Thursday, July 17, 2008

Windmill tilt

If there's one subject that gets Mainers energized, and in the political mood, it's taxes. Take for instance The Fed Up With Taxes Campaign. This group, with funding provided by the beer and wine industry, beverage and soft drink associations, as well as Coca-Cola Bottling, is far from the "people's veto" that proponents are calling it.

Campaigns like this one get most of our legislative body all excited. Send these same folks workforce related proposals, and they couldn't be bothered to respond, or think creatively about how to boost economic opportunities in the state. Low-wage jobs, filled by low-skill workers will never move our state beyond the sometimes feudal (and often, futile) economy that makes up large portions of rural Maine. Fortunately for some areas, there are people aware of these needs and they're fashioning something proactive to address the issue.

My take on all of this is that while no one likes taxes, our state's overriding problem is a revenue issue. Increase revenue, by creating living wage jobs, like the kind that alternative energy has the potential to create, and beverage and snack taxes won't seem so important. Instead, like a one-trick pony, the state's anti-tax crusaders keep tilting at the same windmill.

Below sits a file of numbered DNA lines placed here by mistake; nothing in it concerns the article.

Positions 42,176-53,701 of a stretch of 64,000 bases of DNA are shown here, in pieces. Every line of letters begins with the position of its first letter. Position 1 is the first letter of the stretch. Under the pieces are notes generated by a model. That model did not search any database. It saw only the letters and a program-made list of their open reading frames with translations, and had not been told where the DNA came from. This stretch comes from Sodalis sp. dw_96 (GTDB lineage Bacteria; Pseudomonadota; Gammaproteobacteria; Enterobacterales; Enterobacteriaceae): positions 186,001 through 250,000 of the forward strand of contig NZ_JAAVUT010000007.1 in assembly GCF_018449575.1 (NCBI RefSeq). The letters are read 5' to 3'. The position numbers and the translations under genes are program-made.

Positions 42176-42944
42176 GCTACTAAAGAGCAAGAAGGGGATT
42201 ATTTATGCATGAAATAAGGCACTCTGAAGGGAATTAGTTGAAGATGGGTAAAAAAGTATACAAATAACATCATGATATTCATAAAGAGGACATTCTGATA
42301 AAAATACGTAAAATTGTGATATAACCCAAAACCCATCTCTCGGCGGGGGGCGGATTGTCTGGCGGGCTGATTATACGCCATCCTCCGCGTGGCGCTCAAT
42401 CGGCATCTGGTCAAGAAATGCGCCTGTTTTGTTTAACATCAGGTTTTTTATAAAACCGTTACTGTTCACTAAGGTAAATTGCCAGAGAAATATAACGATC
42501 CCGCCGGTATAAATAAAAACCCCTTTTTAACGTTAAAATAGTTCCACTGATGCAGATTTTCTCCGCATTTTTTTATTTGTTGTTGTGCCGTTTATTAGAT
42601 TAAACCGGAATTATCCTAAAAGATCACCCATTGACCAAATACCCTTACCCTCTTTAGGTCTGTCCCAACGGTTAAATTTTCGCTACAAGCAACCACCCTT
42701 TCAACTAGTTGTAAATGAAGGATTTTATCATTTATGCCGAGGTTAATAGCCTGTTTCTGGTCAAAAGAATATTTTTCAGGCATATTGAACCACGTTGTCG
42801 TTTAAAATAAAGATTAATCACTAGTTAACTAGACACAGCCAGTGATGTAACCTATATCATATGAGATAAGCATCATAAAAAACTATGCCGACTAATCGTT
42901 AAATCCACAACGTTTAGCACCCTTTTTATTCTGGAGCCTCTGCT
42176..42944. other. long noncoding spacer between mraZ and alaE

Speaking of windmills, the state of Texas increased its already formidable national lead in wind power by clearing the way Thursday for a major expansion of the state's electrical power transmission network, valued at nearly $5 billion, a move that will triple its current wind power capacity.

The decision consolidates Texas as "the epicenter of land-based wind energy development in North America, if not the world," said Commission Chairman Barry Smitherman in a statement.

Texas is addressing challenges, and looking to get out in front on the energy issue, something that I've proposed that Maine do. Instead, our leadership prefers to collect petition signatures, rather than find ways to help Mainers offset escalating fuel prices.

FMI information about wind's potential as a key alternative power source, and its potential to help diversify our energy mix, not to mention an economic driver, check out the Department of Energy's report on this.

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